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  • Australian almonds making their mark globally

    May 1st, 2015

    It is a case of right timing for South Australian almond farm Jubilee Almonds. The business is taking advantage of some cooler, wetter days to do a second shake of its trees and collect an additional 200-300kg/ha or 5-10% of additional crop, as the almonds take on water and become heavier, which makes them easier to shake from the tree. “It’s definitely worth the additional inputs of labour and equipment to gain the additional crop. For us it turns our 480 hectare farm into something that feels like 700 hectare farm ,” says Orchard Manager Michael Ward. Rain can be considered a blessing in this instance, according to him.

    The additional product will be needed to meet demand, as globally supply continues to suffer, down about 7%, from crippling drought affecting California, where 80% of the world’s almond crop comes from.This year’s harvest is expected to be slightly down on volume, but prices have climbed slightly as some growers lift prices as high as $11 per kilo, so revenue should not be affected, according to Mr Ward. “We bulldozed and replaced a 39ha of trees with new varieties and rootstock last year, so this year we’re expecting to harvest a total of around 1300 tonnes, or just over 3 tonnes per hectare, compared to 3.8 tonnes per hectare last year,” he says.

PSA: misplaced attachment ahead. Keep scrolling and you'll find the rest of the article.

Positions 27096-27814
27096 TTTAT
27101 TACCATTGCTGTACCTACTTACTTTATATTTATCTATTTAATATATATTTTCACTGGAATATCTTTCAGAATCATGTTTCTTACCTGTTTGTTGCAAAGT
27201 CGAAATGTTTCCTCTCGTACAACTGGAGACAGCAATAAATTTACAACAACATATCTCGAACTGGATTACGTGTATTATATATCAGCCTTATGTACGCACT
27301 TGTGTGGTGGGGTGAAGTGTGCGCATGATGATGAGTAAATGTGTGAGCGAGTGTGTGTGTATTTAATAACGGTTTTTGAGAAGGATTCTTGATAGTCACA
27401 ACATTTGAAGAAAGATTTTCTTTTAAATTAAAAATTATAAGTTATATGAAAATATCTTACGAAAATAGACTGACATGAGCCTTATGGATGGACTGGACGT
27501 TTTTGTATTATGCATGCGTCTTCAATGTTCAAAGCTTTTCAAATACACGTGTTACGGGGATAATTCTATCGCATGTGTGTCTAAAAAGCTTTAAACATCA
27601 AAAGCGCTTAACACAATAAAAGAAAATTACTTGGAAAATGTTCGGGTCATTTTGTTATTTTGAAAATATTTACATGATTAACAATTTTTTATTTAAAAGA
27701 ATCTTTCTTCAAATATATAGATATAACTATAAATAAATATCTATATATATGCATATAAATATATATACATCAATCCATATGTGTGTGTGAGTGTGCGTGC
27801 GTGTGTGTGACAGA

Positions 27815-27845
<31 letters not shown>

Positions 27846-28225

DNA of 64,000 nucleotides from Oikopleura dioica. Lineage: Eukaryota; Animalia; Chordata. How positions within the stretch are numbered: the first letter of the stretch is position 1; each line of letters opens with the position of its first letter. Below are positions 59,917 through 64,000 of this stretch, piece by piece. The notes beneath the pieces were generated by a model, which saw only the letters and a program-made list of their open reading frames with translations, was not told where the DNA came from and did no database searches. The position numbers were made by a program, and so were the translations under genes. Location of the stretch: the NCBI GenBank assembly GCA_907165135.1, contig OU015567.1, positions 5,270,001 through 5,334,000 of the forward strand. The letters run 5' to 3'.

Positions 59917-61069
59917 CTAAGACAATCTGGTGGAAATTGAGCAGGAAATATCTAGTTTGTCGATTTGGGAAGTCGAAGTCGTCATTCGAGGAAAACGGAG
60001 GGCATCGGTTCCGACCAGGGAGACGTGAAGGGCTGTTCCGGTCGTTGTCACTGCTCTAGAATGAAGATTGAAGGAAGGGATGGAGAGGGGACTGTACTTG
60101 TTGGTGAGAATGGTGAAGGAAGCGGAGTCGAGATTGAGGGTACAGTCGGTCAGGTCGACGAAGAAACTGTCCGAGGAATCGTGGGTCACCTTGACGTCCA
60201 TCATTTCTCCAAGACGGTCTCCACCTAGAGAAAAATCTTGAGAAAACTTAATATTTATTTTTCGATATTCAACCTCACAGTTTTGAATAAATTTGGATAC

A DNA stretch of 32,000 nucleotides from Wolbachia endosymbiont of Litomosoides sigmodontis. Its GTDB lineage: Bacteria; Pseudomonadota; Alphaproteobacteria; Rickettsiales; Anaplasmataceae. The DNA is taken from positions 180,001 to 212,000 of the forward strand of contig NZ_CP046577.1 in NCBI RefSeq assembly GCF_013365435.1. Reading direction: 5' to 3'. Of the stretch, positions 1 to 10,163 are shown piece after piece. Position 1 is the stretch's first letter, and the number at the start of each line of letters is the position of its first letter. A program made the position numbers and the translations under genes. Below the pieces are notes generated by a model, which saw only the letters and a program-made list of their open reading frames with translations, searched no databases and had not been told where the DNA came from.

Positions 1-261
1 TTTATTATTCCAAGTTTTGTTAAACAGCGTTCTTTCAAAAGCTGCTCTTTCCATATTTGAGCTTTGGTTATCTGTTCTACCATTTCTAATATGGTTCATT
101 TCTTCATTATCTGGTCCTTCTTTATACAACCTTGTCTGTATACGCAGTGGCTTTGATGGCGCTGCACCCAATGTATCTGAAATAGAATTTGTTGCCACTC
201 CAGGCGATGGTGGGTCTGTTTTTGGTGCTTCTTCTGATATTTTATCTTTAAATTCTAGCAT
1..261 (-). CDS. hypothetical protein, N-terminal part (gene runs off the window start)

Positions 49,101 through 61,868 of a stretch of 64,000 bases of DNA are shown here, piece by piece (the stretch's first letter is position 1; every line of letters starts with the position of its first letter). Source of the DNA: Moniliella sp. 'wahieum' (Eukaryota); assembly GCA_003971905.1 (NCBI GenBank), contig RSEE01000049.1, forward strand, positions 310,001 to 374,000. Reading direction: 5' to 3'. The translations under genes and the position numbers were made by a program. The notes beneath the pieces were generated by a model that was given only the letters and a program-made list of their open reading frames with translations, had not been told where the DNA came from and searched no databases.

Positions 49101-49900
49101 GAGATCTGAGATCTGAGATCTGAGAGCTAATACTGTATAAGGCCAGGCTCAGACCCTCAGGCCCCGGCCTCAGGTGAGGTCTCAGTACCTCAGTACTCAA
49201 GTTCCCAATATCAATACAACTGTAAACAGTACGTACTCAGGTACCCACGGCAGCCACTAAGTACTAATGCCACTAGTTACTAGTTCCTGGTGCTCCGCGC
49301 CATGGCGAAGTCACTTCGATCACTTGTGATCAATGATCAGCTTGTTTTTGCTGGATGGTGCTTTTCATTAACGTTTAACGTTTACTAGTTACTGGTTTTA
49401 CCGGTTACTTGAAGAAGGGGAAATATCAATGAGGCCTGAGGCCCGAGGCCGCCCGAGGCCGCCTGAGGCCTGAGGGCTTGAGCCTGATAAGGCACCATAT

The export market is significant for Jubilee Almonds, as about 60% of its product ends up overseas in places like Europe and inshell to India where the almonds are sent ‘de-hulled or still in their shell. “India has been a long term buyer of in-shell Australian Almonds,” notes Mr Ward. The ongoing global supply issues mean that many Australian growers are looking to get in to the almond business, according to him. “I think there will be some new players enter the market. At the moment with nurseries you can’t order new trees before 2017.”

    Currently Australia is the world’s second largest almond producer behind California, supplying about 5% of the global market. Spain rounds out the top three, with around 4% of global supply.